BiggerPockets: Zillow’s Flips that Flopped

Release date: November 10, 2021
Duration: 57min
Guest(s): Brandon Turner and David Greene
Brandon Turner and David Greene
 
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"A house is not an asset, savers are losers, and the rich don’t work for money.”--Robert Kiyosaki

Brandon Turner and David Greene, hosts for the popular podcast BiggerPockets Real Estate, join the show to discuss macroeconomics and real estate. Davis says, the first is that in real estate, the stakes are higher, from an investment standpoint. You can make more, and you can lose more with real estate. Compared to stocks and CDs, where they are ‘super liquid’ and you can get in and out pretty easily. David likens the investment into real estate compared to other investments like stocks as a jet ski. With stocks, you’re on a jet ski and you can ‘zip in and around’ and get out of the way when you see ‘the enemy’ coming at you. But, he says, “you’re not winning wars on jet skis. You win wars in battleships. Real estate is a battleship.” It’s more difficult to maneuver, harder to get in and out of, but if it’s set up the right way, it is crushing anything you put in front of it.

It’s important, he says, to educate yourself on this asset class; to get it right. You educated yourself and understand it and you’ll get a better return than learning how to trade in crypto, stock market or bonds.

“I put my money in real estate, lever it up. I borrow $4 million from banks to create a $5 million asset which should appreciate, and that’s the game.”--Robert Kiyosaki

David says he got started in real estate because he needed a back up plan. He was a police officer, watching the changes coming down the pipeline, and realizing that it was only going to get worse. He started buying real estate. “This is where it’s at, man. I’m borrowing something from this guy at a low interest rate, and then this other person is paying me money to pay that person back, and meanwhile, my asset is going up (in value) and my rents are going up but my costs are staying the same.” David kept using his overtime earnings to buy rental properties and then eventually got out of law enforcement, started a real estate team, loan brokerage, and now uses that income to buy real estate.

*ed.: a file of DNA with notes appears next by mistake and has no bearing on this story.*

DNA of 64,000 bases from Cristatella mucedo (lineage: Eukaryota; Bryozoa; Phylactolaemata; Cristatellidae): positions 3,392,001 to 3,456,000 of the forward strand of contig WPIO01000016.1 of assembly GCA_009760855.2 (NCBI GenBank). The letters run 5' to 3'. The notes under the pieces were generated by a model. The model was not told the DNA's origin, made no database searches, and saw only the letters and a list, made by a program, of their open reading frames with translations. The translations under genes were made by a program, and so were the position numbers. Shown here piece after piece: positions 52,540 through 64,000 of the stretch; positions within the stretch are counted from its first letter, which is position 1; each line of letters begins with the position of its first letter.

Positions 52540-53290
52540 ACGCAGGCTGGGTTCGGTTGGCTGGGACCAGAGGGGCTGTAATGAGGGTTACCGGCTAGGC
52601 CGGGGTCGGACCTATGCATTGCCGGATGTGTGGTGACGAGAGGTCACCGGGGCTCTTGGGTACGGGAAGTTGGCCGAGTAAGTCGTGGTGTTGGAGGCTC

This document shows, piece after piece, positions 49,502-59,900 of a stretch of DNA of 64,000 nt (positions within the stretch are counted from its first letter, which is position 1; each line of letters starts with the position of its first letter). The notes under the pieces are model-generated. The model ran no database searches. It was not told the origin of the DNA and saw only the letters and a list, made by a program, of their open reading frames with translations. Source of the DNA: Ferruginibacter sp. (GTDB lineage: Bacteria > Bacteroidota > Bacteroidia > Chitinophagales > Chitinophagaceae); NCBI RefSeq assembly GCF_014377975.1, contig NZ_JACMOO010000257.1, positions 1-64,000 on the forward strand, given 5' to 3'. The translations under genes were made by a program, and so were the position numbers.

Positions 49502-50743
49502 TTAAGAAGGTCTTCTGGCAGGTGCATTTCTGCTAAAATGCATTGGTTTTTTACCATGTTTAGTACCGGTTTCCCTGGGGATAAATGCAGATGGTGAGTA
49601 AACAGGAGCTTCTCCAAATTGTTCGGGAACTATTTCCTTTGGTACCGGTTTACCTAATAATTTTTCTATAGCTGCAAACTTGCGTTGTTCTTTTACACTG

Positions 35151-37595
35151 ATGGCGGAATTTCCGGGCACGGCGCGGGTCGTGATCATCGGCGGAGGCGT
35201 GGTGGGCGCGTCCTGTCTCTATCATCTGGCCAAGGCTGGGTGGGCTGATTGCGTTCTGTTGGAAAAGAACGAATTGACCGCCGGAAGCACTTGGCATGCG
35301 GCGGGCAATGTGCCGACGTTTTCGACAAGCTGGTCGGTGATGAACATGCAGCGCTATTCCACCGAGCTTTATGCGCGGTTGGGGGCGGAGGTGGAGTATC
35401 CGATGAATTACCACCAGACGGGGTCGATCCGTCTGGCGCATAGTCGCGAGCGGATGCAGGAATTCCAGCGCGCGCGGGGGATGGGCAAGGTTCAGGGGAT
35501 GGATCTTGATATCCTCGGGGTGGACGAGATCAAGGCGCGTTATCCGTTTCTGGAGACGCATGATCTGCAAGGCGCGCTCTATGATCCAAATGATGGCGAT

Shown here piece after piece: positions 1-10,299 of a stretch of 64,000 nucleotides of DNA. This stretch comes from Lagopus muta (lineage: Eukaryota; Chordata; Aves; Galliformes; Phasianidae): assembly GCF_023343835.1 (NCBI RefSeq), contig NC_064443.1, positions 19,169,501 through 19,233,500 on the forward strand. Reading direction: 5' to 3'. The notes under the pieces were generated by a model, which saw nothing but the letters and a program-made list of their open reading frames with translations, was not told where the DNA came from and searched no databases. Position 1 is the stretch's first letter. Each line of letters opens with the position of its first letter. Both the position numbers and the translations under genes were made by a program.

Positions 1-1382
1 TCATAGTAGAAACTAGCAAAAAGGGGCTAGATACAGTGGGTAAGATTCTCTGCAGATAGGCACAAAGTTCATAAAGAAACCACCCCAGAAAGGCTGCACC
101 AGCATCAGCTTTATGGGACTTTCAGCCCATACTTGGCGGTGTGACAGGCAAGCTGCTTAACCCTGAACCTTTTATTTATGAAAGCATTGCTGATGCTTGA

“I just wait for the crash. If Neiman Marcus says they’re going to raise their prices, I don’t go, but if they say they are having a sale, I’ll go shopping. It’s not that hard. Buy low, never sell, finance, don’t pay taxes.”--Robert Kiyosaki

David says, “There's another layer of complication, though where the Fed keeps printing money every time we should get a crash. So that makes it a little bit trickier to time the market like we used to because you have a time where our economy should be tanking based on bad financial decisions that we made. But then whoever is sitting in office just says, "Oh, we'll just print money and create stimulus and convince everybody the economy is doing better than it is." And so prices go up even though the value of the asset might not be keeping up with that.”

Brandon Turner says he discovered rental real estate by crashing in 2008. He used to flip homes, but because of the crash, he wasn’t able to do that.

"Oh, this is way better,", he says, “but I don't know if the crash is this year, if it's next year, if it's 10 years from now. Is that you just keep printing money forever, it never goes away? That's why we emphasize so much on the podcast, everywhere, it's just like, the thing they can't take away from you is being in the top 1%, meaning mentally. They can't take that away from you. Whether the market goes down, whether it goes up, if you're smarter than 99% of the population which is not that difficult to be, right? If you read an adult book, the top 5%, right? So if you've read a book as an adult, not an adult book, have you read a book as an adult, you're already in the top 5%. They can't take that away from you. So we're going to be fine no matter what, but I don't know where the market is going.”

“They should’ve let the banks fail, but they didn’t. And so today, we’re sitting on a bubble. I have never seen this so big. It’s going to make 2008 look like a drop in the bucket.”--Robert Kiyosaki

On BiggerPockets Real Estate, Brandon and David offer a beginner path. A free eBook, ‘The Ultimate Beginner’s Guide’, is a great start, along with other books that are available for purchase. Brandon says they send ‘beginners’ to their podcasts and to these educational books they offer in their online store. He says, “it doesn’t even have to be our show, honestly. Just listen to 20 real estate podcasts that are good, and you will instantly start changing your identity.”